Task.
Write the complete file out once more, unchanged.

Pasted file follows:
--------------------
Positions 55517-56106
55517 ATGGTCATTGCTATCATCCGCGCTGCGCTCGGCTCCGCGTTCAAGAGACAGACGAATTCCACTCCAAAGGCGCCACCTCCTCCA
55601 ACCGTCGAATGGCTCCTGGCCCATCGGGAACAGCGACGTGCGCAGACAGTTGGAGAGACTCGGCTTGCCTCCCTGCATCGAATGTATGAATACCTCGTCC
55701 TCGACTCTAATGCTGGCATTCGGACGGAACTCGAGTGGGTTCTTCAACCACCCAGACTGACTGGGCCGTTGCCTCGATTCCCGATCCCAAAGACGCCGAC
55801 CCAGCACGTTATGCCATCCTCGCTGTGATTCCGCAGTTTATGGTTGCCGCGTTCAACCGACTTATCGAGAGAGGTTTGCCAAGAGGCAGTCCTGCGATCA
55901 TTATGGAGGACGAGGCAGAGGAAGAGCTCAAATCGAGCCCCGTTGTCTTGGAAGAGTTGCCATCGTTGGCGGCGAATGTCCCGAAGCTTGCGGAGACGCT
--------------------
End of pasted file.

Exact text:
Positions 55517-56106
55517 ATGGTCATTGCTATCATCCGCGCTGCGCTCGGCTCCGCGTTCAAGAGACAGACGAATTCCACTCCAAAGGCGCCACCTCCTCCA
55601 ACCGTCGAATGGCTCCTGGCCCATCGGGAACAGCGACGTGCGCAGACAGTTGGAGAGACTCGGCTTGCCTCCCTGCATCGAATGTATGAATACCTCGTCC
55701 TCGACTCTAATGCTGGCATTCGGACGGAACTCGAGTGGGTTCTTCAACCACCCAGACTGACTGGGCCGTTGCCTCGATTCCCGATCCCAAAGACGCCGAC
55801 CCAGCACGTTATGCCATCCTCGCTGTGATTCCGCAGTTTATGGTTGCCGCGTTCAACCGACTTATCGAGAGAGGTTTGCCAAGAGGCAGTCCTGCGATCA
55901 TTATGGAGGACGAGGCAGAGGAAGAGCTCAAATCGAGCCCCGTTGTCTTGGAAGAGTTGCCATCGTTGGCGGCGAATGTCCCGAAGCTTGCGGAGACGCT